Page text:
Chronic pain affects around one in five people in the UK and Europe, and is associated with worse quality of life than almost any other disease. There is no objective test for chronic pain. It relies on people with pain being able to communicate their symptoms adequately and accurately to health professionals who in turn must be willing to listen and able to interpret these symptoms. While standard diagnostic tools rely on language to describe pain, there is widespread recognition that this is often inadequate. The difficulties in translating pain into language exist in sufferers’ everyday lives as well, where family and friends misunderstand the experience of living with chronic pain.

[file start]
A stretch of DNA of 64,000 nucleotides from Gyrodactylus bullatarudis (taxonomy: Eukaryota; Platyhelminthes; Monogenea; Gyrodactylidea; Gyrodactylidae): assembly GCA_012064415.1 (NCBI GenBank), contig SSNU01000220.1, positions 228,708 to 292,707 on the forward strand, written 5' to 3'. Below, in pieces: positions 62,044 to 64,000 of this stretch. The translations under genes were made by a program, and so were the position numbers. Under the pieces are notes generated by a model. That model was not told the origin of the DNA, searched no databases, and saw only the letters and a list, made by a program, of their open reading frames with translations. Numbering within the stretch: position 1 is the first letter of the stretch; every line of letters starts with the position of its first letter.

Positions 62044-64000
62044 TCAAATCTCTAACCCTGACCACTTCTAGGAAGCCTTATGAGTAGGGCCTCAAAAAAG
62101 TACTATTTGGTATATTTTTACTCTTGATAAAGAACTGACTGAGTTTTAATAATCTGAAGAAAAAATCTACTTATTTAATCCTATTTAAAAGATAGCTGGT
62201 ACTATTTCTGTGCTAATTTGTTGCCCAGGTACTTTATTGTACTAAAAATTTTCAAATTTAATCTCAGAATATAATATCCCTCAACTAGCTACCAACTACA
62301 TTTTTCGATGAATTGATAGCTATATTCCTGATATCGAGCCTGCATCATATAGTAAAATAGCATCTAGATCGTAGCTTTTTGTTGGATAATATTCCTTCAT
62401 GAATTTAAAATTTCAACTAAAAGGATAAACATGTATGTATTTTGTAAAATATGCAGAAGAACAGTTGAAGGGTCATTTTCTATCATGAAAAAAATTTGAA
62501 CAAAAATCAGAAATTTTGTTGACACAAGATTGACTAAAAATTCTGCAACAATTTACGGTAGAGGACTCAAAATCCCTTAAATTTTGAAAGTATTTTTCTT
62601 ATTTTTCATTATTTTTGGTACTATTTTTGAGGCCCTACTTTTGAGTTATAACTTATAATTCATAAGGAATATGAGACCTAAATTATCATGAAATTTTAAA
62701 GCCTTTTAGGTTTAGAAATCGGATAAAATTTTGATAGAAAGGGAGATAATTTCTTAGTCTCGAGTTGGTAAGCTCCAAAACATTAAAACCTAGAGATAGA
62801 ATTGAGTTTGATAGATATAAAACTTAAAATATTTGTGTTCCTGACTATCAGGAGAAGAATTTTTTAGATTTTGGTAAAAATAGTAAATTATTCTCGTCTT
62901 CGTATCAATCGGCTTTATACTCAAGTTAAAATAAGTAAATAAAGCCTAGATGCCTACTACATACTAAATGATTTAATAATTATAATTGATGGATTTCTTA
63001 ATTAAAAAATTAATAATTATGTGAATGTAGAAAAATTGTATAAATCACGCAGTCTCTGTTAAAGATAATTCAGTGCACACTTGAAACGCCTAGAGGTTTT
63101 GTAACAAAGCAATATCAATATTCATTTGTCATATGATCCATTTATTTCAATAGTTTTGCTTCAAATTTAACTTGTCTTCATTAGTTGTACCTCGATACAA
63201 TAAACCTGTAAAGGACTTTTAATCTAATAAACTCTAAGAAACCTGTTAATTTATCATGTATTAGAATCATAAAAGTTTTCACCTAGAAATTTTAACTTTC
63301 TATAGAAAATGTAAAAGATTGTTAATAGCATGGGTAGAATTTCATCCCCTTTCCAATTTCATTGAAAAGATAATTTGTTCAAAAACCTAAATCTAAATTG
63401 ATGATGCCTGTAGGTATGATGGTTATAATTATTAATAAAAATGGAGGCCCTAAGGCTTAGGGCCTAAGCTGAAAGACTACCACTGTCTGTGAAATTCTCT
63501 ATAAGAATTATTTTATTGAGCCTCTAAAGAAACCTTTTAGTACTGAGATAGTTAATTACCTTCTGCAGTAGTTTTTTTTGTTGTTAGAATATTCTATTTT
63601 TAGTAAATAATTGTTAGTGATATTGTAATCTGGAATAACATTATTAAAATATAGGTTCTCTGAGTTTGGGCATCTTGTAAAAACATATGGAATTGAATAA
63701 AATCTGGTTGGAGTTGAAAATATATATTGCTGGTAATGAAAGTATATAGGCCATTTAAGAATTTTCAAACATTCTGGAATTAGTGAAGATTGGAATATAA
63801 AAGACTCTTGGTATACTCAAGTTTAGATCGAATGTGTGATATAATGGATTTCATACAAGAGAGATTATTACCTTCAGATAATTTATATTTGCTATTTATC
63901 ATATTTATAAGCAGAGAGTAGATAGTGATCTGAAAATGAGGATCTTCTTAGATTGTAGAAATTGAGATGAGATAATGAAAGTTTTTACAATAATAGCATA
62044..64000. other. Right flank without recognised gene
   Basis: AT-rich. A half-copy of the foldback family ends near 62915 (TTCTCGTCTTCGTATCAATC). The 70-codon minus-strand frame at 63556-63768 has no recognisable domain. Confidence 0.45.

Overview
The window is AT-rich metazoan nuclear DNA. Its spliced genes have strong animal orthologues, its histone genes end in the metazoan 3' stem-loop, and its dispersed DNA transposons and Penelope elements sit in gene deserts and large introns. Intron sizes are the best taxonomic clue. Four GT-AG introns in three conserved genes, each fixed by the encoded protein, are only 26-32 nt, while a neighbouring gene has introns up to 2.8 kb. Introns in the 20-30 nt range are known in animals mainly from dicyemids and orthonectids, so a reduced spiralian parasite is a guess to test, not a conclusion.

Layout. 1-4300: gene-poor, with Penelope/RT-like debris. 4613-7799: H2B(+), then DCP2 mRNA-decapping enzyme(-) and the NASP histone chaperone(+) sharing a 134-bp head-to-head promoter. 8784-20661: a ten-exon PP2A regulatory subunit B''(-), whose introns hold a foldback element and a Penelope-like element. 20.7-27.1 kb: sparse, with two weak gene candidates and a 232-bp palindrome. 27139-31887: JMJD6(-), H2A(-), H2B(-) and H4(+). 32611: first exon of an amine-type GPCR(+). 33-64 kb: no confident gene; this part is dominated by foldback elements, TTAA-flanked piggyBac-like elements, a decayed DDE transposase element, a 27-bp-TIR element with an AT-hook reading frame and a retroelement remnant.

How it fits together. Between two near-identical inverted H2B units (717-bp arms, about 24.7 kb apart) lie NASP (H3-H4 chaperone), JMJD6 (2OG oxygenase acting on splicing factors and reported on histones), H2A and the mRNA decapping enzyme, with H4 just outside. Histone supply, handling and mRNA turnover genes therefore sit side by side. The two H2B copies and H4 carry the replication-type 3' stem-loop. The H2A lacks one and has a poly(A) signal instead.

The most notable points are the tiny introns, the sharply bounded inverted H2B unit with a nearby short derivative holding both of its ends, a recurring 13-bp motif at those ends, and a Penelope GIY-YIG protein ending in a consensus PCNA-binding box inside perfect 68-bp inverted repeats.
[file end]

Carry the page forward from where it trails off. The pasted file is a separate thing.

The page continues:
Communicating Chronic Pain: Interdisciplinary Strategies for Non-Textual Data ran from May 2013-September 2014. It aimed to examine non-textual aspects of pain experience. The first phase of the project looked at pain expressions on social media, particularly Tumblr, Flickr, and YouTube. In the second phase, we ran a series of arts workshops, led by artists and related professionals, with people with pain, carers and clinicians. These workshops explored drawing and sculpting, digital photography, sound and physical theatre as ways of creating expressions around chronic pain. We found the workshop space enabled new forms of communication around pain which emphasized its shareability rather than its isolation, moving away from binaries such as real/unreal or mind/body to ask questions like, ‘Do you see pain as inside or outside your body? Do you find it works better to tune into it or try to block it out? Is there a “you” that is separate from the pain?’